Anti-ableism law or incentive for deception?

Senate Bill 25, which alters descriminatory language in abortion laws, incidentally re-ignited the ethical controversy surrounding abortion based on birth defects. Photo by Kathleen Miller.

On Feb. 27, 2017, Texas legislators sent Senate Bill 25 to the Senate, much to the chagrin of several pro-choice committee members. The bill, which will be put into effect Sept. 1, will remove the legal cause of action called “wrongful birth” from the Texas law books, following the example of Indiana, South Dakota, Arizona and six other states.

Headlines in the following weeks read, “Why critics say a Texas bill lets anti-abortion doctors lie to pregnant women,” “Texas lawmakers advance bill that would allow doctors to lie to pregnant women” and “Texas ‘wrongful birth’ bill would allow doctors to lie, critics say.” 

The arguments behind the panic-inducing headlines have to do with the statements of a handful of dissenters at the committee, namely policy advisor for NARAL Pro-Choice Texas Blake Rocap, freelance writer Rachel Tiddle, and Margaret Johnson of the League of Women Voters of Texas.

Arguments against the bill echo the sentiment that, since the bill protects doctors from being sued by parents who were not informed that their child would be born disabled or sick, it would create an environment in which doctors can safely lie to pregnant mothers, encouraging dishonesty to patients.

“Don’t you think this creates a climate where doctors feel they have the right to impose their own moral beliefs?” Tiddle said.

However, upon examining the document itself, I came to the conclusion that the critics are wrong about their first assumption: that the bill protects doctors who fail to fully inform pregnant mothers.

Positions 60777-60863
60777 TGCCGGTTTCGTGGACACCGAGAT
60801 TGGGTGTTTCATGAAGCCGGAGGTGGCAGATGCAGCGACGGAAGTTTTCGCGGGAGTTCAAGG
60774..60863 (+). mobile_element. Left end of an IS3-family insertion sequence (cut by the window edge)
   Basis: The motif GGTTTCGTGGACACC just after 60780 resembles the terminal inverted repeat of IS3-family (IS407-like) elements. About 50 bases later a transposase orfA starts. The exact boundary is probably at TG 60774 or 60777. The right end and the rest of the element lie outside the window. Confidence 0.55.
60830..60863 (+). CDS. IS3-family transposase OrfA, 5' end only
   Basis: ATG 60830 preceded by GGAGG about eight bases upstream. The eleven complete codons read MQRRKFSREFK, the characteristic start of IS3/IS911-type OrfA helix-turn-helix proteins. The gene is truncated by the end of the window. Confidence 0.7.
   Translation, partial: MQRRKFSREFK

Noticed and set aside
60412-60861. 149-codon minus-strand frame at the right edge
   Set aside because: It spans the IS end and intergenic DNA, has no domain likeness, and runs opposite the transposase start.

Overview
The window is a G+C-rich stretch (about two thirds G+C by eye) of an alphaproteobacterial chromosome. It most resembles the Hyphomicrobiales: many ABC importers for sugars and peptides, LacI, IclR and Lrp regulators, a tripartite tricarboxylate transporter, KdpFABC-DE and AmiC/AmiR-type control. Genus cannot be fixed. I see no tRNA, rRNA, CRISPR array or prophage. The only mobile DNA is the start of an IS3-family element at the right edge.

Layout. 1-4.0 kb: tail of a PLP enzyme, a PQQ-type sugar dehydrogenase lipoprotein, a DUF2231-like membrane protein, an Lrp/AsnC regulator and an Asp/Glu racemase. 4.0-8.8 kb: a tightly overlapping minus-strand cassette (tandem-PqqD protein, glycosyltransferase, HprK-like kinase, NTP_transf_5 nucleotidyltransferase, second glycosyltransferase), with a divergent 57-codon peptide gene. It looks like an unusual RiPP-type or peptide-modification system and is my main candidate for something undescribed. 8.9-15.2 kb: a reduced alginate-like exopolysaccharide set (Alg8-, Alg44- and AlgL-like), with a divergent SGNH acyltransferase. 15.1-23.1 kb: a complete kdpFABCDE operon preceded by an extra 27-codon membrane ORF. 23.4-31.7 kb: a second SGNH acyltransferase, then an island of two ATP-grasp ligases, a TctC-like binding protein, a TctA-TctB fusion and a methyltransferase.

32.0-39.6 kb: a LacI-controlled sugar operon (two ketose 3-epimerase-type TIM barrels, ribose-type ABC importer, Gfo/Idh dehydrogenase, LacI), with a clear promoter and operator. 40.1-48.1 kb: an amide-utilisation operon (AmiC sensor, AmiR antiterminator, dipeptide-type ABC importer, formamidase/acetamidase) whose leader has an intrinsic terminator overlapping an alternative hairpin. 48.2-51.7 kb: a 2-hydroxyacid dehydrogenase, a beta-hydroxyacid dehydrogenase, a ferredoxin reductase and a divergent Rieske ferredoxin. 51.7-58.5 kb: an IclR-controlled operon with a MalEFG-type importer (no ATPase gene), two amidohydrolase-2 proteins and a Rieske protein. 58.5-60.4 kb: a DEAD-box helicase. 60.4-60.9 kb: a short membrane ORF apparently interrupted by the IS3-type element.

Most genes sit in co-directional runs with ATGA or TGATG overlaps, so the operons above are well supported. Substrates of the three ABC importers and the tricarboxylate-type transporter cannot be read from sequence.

“If a child is born with severe disabilities that the physician failed to diagnose through gross negligence, then there are remedies available through medical malpractice suits,” the Texas Catholic Conference of Bishops wrote in an article.“These remedies do not convey the notion that the child’s life lacks worth or dignity and properly address the action or inaction of a doctor, rather than the remedy of killing a child.”

The arguments against SB 25 never seem to deal with it directly. Every argument is one or more steps away from the actual language of the bill. Tiddle’s argument is based on an emotional could-have-been; the law might have kept her from getting experimental treatment for her unborn child if it had been enacted years ago. 

Johnson’s statement that “this bill places an unreasonable restriction on the constitutional right of a woman to make an informed decision about whether or not to have an abortion” is also untrue.

Rocap’s statement that SB 25 empowers doctors to lie to their patients is also wrong. There is nothing in the bill about what doctors are required to tell their patients. So all the talk about deceptive doctors is based on a conjecture about the possible effects of the law.

“It shouldn’t be the policy for the state of Texas to excuse doctors from lying to their patients,” Rocap testified. “That’s what this bill does.”

Critics of the bill argue that it protects doctors from being sued for lying to keep a woman from getting an abortion. Their premise is that, since wrongful birth will no longer be a legitimate cause of action, pro-life doctors will be encouraged to lie, or even purposely refrain from conducting medical tests on pregnant women, who will now have no legal recourse if their child turns out to be sick or disabled. 

If a woman would have had an abortion if she had known her child was going to be disabled, she can still sue an unscrupulous doctor for malpractice if he or she lies to her. She just can’t call her child a wrongful birth.

The more conjectural, and most commonly cited, argument is that SB 25 would create an environment that encourages doctors to keep the truth from their patients.This, however, cannot occur if the legal penalties for medical malpractice remain the same.

So if the bill doesn’t change doctors’ duties to women or create an environment that encourages  doctors to keep secrets from their patients, what does it actually do?

Not much, actually. 

The page-long bill is really just changing discriminatory language and the way the Texas parents talk about their children who are born with serious sickness and disabilities.

By changing the subject, critics of SB 25 have managed to turn an ableism issue into an abortion-rights issue.


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